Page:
The Birth Of The Royal Institution
The Royal Institution of Great Britain had been founded in 1799 by 58 wealthy proprietors who each paid what was then a huge sum of 50 guineas each. The purpose of the institution was to acquire and distribute knowledge for the general good, and many prominent proprietors were members of the Anglican Church, who realise that education in the sciences could greatly assist the poorer members of society in improving their positions. Search was made for suitable premises and number 21 Albemarle Street London was chosen. This has remained the society's main address ever since. it was converted at further great expense to include libraries, laboratories and lecture theatres. All this had to be paid for of course; the King, George lll, was persuaded to become a patron and the search was on for more wealthy people to contribute to the costs.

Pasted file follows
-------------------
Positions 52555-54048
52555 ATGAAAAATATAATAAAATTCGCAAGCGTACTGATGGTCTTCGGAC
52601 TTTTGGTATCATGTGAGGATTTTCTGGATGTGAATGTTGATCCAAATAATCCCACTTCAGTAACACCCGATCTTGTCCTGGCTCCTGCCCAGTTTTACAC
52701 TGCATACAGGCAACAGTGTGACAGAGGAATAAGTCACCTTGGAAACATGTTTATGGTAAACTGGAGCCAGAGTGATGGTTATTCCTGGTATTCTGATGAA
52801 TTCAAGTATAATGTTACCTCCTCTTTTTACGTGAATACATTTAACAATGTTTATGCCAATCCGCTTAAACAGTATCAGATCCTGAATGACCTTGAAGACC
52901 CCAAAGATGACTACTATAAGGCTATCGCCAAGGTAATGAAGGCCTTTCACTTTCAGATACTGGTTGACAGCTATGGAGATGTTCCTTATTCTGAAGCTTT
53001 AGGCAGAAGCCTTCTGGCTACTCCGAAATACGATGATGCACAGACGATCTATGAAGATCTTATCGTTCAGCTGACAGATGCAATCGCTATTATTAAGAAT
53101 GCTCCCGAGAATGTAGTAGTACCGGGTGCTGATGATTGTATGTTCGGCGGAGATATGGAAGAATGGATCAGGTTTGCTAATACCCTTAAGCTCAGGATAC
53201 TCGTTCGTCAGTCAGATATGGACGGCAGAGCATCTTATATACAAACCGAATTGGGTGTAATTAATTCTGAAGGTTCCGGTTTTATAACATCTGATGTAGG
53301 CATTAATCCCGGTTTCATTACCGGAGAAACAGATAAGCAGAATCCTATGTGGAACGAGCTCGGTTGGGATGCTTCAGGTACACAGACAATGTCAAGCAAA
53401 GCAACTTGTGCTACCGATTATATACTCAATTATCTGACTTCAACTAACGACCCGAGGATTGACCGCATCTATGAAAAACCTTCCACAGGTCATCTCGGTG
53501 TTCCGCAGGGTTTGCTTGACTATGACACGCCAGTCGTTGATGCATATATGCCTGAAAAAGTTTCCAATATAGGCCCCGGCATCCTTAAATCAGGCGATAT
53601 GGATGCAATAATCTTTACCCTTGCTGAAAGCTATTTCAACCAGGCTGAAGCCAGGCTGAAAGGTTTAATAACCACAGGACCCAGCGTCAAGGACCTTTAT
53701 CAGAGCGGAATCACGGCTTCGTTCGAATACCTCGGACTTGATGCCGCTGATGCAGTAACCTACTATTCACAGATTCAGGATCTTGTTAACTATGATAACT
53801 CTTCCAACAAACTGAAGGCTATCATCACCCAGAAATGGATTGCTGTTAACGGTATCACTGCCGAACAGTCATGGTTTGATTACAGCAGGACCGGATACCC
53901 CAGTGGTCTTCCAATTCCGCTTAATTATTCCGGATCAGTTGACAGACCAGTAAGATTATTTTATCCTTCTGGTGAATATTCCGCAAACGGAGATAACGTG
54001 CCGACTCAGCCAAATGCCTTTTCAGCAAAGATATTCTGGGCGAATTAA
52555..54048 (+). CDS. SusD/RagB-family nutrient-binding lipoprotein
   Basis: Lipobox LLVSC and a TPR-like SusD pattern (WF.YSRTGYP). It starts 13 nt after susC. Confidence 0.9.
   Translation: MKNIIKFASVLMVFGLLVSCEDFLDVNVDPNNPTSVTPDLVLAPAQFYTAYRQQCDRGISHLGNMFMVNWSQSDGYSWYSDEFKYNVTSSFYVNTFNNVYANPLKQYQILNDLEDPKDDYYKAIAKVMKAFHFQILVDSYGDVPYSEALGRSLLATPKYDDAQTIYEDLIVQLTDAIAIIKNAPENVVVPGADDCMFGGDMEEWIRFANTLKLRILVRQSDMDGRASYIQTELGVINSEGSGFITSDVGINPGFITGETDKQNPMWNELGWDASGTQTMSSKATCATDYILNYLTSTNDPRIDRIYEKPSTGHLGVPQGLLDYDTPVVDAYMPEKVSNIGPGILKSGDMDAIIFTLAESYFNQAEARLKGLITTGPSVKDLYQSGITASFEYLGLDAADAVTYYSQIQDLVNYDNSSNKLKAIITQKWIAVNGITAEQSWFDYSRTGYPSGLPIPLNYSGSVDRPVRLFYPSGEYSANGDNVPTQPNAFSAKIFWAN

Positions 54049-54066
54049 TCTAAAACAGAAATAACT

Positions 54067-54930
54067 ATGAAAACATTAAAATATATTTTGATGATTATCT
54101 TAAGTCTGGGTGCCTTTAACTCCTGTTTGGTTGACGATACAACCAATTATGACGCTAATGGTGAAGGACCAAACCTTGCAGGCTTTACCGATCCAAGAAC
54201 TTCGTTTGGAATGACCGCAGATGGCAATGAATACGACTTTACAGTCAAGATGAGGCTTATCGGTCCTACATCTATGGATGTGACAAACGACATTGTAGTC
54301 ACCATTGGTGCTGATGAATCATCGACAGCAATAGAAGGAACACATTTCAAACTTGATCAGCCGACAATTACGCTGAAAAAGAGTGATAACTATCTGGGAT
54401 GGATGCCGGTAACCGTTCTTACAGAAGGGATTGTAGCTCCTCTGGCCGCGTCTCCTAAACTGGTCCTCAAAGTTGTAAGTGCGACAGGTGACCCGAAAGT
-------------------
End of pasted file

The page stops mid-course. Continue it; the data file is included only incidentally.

The first principal lecturer was the chemist Thomas Garnett; the finances of the institution were still shaky however and he resigned over non-payment of his fees. His replacement, one Thomas Young, was an able scientist but a poor lecturer and so attendances fell. It was decided that more subscribers would be invited to become members on the basis of either an annual payment or a more substantial contribution to become a life member; the existing proprietors were persuaded to give up all their privileges and become life members. committees were formed to look after the financing of the institution, the care of the building and the association's activities. One of the architects of these changes was a chemist called Humphry Davy, who was to have a huge impact on Faraday's career.